I actually read this book first, before Prey and Bloodlines. While I don't recommend doing that it did allow me to get to know Dylan without having PaI actually read this book first, before Prey and Bloodlines. While I don't recommend doing that it did allow me to get to know Dylan without having Paris' ghost hanging over my shoulder (Roan's is another matter), which probably explains why I like Dylan more than Paris. (sacrilege, I know) This series is very different from most shifter series. In most shifter stories the shifter are aware of who they are when they are in their animal forms, even if they think like that animal. In this series the shifters truly shift, that is, they fully change into big cats with nothing human about them, and those cats have no memories of being human. Shifting is hideously painful, moreover, and so these big, vicious predators wake up from their shift in agony, and very, very hungry. What do you think a cougar or lion does if it's in pain and there are humans nearby? If you think such an animal is dangerous and unpredictable, you would be right.
Life After Death is broken into two different stories. The first one Roan has been house-bound for about a year, grieving after his husband's death, when he is forced out of bed by a case. A formerly grieving widow, ("formerly" because it turns out her husband is not so dead after all) hires Roan to track down her missing husband. In the process Roan finds that losing himself in work, as well as confronting the grieving process head-on, is sometimes the best way to deal with things. It's interesting watching Roan start on the road to physical (lying in a bed for a year due to severe grief doesn't do good things to you) and mental recovery, as well as building new relationships.
In the second half we meet Holden, Roan soon-to-be partner-in-crime. "Fox" Holden is a former hustler, current high-end male escort, and Roan needs his help to track down a serial hustler-beater. Holden agrees, he's protective of the street-boys after all, but only if Roan agrees to help him find his sister. They both find more than they expected.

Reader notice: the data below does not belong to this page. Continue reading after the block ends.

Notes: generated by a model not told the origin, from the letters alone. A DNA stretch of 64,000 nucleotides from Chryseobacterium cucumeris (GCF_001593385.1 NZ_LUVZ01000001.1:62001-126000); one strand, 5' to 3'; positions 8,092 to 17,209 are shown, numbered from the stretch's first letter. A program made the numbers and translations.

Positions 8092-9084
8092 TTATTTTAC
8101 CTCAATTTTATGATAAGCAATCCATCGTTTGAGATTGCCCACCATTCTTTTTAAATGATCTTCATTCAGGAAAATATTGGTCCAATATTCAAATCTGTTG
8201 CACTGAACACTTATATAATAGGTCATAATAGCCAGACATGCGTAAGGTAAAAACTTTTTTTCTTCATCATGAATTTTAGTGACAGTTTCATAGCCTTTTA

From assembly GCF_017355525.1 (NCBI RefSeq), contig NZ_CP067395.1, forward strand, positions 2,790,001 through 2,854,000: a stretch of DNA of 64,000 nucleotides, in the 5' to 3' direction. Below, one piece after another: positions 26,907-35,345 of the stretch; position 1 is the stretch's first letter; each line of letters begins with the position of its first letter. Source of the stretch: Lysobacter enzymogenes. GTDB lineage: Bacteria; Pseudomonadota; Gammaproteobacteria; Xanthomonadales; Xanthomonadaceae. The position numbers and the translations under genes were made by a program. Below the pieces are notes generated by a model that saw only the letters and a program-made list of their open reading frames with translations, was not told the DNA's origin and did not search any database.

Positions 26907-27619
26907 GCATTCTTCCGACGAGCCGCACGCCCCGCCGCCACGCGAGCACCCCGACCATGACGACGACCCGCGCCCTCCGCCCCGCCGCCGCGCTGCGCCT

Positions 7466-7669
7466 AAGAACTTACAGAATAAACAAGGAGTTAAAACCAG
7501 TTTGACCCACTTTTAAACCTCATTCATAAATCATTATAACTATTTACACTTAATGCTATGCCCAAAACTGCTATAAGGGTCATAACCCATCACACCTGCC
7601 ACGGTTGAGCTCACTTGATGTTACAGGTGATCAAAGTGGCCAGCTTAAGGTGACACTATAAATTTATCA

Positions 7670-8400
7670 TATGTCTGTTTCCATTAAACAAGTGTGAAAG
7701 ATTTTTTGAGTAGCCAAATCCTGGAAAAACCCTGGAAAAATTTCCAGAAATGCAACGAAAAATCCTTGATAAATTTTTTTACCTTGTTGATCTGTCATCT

This series often gets lumped with gblt romances, but in reality it is more like a mystery/thriller series. Roan's relationships with his friends are as deeply explored as his relationships with his romantic partners, and above all the cases he takes and the mystery of his mutating werecat virus takes center-stage. If you're just looking for another shifter romance this series might not be for you, but if you are looking for a fantastic read this is a great series.
PS: don't forget to check out Andrea's site, andreaspeed.com. New chapters of Infected are posted there first before being published....more
I rather like this book, although some might find the resolution of main problem to be anti-climatic. This book is very character-driven, the main conI rather like this book, although some might find the resolution of main problem to be anti-climatic. This book is very character-driven, the main conflict isn't so much between Ri and Seamus's ex Pete as it is between Ri's horse nature and his human nature. Horse-shifters face unique problems even among shifters--all the other types of shifters are predators whereas Ri is a prey animal. Horse-shifters must eat more, they must be vegetarian, and they tend to either run or starve themselves to death. Horses only sleep a few hours a day, contrasting with the many hours wolf and cat shifters (as well as humans) sleep. Horses are creatures of constant movement and constant feeding. Ri is constantly in a state of skittishness, his first instinct toward any threat is to run. This is not cowardice, it is instead a completely normal reaction for a prey animal. The central conflict is between Ri's horse and Ri's human, and Ri has to learn how to balance the needs of both in order to survive.
In the end Ri's human wins, allowing him to confront Pete in a logical, human way. This allows him to diffuse the situation before it results in violence. Some readers may not appreciate how the story is resolved and that's fine, but I really liked the change of pace compared to Skye's other shifter stories (mind, I really liked those too!)
Seamus provides a steadying presence for Ri, accepting his oddities completely even before he found out that Ri was a shifter. He realizes instinctively that Ri needs human socialization, and helps him with that without being patronizing or over-protective. Ri is a fully intelligent adult after all, despite his skittishness.